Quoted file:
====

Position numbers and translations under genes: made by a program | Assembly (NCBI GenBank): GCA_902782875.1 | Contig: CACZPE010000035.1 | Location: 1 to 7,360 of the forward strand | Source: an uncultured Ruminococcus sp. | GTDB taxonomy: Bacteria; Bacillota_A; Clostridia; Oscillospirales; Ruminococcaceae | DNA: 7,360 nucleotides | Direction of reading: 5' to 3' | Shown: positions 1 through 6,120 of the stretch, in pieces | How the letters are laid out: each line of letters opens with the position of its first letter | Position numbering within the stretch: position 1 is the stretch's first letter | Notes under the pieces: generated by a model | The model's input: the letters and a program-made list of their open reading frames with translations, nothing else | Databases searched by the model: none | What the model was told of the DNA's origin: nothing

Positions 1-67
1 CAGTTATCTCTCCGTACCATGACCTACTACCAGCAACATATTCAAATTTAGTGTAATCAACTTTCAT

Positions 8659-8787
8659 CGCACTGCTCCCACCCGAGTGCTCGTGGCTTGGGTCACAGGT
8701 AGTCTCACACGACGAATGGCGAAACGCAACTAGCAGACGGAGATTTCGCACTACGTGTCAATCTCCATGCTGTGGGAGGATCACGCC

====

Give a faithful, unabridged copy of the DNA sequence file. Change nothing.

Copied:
Position numbers and translations under genes: made by a program | Assembly (NCBI GenBank): GCA_902782875.1 | Contig: CACZPE010000035.1 | Location: 1 to 7,360 of the forward strand | Source: an uncultured Ruminococcus sp. | GTDB taxonomy: Bacteria; Bacillota_A; Clostridia; Oscillospirales; Ruminococcaceae | DNA: 7,360 nucleotides | Direction of reading: 5' to 3' | Shown: positions 1 through 6,120 of the stretch, in pieces | How the letters are laid out: each line of letters opens with the position of its first letter | Position numbering within the stretch: position 1 is the stretch's first letter | Notes under the pieces: generated by a model | The model's input: the letters and a program-made list of their open reading frames with translations, nothing else | Databases searched by the model: none | What the model was told of the DNA's origin: nothing

Positions 1-67
1 CAGTTATCTCTCCGTACCATGACCTACTACCAGCAACATATTCAAATTTAGTGTAATCAACTTTCAT

Positions 8659-8787
8659 CGCACTGCTCCCACCCGAGTGCTCGTGGCTTGGGTCACAGGT
8701 AGTCTCACACGACGAATGGCGAAACGCAACTAGCAGACGGAGATTTCGCACTACGTGTCAATCTCCATGCTGTGGGAGGATCACGCC